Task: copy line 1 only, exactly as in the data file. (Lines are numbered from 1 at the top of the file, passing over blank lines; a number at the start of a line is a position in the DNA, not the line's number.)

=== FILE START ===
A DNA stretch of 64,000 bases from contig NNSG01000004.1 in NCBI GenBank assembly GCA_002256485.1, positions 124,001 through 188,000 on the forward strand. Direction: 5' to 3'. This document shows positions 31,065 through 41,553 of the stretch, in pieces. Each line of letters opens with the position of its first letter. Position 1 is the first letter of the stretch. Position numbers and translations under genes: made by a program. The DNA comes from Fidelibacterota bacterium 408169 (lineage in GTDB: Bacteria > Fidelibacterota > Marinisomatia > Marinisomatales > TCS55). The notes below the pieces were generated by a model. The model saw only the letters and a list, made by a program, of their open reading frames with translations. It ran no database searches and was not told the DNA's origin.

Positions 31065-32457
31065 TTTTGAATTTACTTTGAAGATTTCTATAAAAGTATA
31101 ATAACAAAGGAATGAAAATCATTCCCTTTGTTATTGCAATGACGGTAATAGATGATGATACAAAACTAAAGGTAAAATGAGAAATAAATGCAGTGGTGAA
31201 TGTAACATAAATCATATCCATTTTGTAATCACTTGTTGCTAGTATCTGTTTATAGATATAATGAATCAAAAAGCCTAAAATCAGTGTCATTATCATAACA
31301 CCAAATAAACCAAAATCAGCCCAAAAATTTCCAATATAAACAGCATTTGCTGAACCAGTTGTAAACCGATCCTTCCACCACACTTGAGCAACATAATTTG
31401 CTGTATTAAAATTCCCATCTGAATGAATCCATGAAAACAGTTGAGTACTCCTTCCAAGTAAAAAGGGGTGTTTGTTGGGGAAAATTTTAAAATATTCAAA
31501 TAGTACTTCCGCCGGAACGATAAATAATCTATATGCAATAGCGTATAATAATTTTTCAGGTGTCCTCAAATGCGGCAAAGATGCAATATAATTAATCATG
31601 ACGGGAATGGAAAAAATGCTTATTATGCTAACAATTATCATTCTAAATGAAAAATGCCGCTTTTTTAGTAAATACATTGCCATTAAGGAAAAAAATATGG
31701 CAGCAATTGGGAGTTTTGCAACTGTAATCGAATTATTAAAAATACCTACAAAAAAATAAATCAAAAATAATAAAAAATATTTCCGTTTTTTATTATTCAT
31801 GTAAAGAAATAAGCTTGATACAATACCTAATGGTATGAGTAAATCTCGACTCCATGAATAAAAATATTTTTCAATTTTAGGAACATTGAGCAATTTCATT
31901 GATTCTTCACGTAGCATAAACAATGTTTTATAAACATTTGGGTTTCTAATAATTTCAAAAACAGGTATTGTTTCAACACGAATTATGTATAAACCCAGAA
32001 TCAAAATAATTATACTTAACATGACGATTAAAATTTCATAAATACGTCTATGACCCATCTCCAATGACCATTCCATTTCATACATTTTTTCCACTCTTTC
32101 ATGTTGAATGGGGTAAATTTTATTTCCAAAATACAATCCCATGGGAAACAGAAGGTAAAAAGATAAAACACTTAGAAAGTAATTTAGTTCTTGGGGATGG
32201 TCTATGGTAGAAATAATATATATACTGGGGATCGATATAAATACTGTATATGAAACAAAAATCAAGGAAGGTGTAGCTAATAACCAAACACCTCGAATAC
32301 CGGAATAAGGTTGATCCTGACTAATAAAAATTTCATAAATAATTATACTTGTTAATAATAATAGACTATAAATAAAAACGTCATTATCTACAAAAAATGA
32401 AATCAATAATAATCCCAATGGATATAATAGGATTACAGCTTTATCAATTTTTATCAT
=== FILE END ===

A DNA stretch of 64,000 bases from contig NNSG01000004.1 in NCBI GenBank assembly GCA_002256485.1, positions 124,001 through 188,000 on the forward strand. Direction: 5' to 3'. This document shows positions 31,065 through 41,553 of the stretch, in pieces. Each line of letters opens with the position of its first letter. Position 1 is the first letter of the stretch. Position numbers and translations under genes: made by a program. The DNA comes from Fidelibacterota bacterium 408169 (lineage in GTDB: Bacteria > Fidelibacterota > Marinisomatia > Marinisomatales > TCS55). The notes below the pieces were generated by a model. The model saw only the letters and a list, made by a program, of their open reading frames with translations. It ran no database searches and was not told the DNA's origin.